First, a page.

The USDA World Agricultural Supply and Demand report showed a reduction in wheat supply for 2009 to '10 because of a 10 million-bushel reduction in the forecast U.S. winter wheat crop. However, feed and residual use also was lowered, so ending stock came out 10 million bushels higher to 647 million bushels. Other than the change in winter wheat production estimates, production remained unchanged from May. Global supply was lowered 1.6 metric tons, but consumption, imports and exports also were lowered.

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Wheat closed mixed June 11 after a volatile trading day, with the winter wheat markets seeing slight to modest losses and spring wheat up moderately higher. Starting out of the overnight, wheat was moving bullish along with the other grains. By midday, the Kansas City Board of Trade lost steam and fell bearish and the CBOT followed shortly. Gains were trimmed on the Minneapolis Grain Exchange, but because of late planting concerns, moderate gains were able to be kept.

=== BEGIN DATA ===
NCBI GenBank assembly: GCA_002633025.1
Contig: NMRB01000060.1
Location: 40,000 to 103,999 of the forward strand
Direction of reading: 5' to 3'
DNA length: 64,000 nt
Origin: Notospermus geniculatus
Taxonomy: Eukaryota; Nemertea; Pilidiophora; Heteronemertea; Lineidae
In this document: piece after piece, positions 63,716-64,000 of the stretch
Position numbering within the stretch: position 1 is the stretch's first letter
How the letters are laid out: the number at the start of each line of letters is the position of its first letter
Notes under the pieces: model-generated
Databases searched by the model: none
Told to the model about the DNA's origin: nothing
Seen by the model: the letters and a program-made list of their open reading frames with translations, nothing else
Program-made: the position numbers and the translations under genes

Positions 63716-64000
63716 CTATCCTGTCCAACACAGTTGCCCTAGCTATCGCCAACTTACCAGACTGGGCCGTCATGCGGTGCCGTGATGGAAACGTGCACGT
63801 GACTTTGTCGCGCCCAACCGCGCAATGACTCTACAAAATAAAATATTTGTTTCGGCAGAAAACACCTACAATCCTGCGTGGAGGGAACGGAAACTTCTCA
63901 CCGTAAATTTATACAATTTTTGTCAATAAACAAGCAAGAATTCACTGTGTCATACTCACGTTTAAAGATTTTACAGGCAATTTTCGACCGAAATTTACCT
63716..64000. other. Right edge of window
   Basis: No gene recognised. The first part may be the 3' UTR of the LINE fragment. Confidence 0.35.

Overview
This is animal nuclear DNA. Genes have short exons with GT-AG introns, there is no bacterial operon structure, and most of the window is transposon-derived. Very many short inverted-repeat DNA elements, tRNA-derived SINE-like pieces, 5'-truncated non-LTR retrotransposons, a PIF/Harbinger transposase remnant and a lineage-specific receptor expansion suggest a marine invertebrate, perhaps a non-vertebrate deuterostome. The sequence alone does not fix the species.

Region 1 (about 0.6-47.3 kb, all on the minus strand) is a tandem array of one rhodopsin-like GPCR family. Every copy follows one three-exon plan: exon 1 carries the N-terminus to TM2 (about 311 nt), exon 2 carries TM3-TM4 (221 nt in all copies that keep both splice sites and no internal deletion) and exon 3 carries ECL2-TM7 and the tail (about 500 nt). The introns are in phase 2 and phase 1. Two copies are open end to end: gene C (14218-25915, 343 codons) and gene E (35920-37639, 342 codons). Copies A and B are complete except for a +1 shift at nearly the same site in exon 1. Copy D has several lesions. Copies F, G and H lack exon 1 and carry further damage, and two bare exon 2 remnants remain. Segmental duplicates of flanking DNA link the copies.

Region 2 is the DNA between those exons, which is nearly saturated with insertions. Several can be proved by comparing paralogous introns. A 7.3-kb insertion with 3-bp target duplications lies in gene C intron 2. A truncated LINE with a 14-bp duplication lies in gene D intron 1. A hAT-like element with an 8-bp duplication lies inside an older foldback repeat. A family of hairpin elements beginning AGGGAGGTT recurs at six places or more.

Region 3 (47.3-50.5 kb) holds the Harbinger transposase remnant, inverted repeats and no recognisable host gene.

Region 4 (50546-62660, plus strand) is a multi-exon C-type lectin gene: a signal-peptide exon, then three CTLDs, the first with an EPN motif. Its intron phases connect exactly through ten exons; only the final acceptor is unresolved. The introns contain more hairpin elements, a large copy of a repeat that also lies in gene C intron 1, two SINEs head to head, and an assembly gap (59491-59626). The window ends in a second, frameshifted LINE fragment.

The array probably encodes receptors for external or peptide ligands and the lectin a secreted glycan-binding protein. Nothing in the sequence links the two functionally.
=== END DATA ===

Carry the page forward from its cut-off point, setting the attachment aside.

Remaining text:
As of June 7, the USDA crop progress report estimated spring wheat planting progress at 96 percent complete compared with 89 percent for last week and 100 percent for the five-year average. The states that are lagging behind in progress continue to be North Dakota and Minnesota, though both states have made progress in the past week to be 94 percent planted.

Corn

Corn futures were lower by about 10 cents compared with the June 5 close. Corn traded lower June 1, 3 and 5 and higher June 2 and 4. Whatever the outside markets did those days, corn followed them. The reports that came out this week were within the estimates, so that did little to influence the corn market. The corn market had little of its own fundamental news to make a move.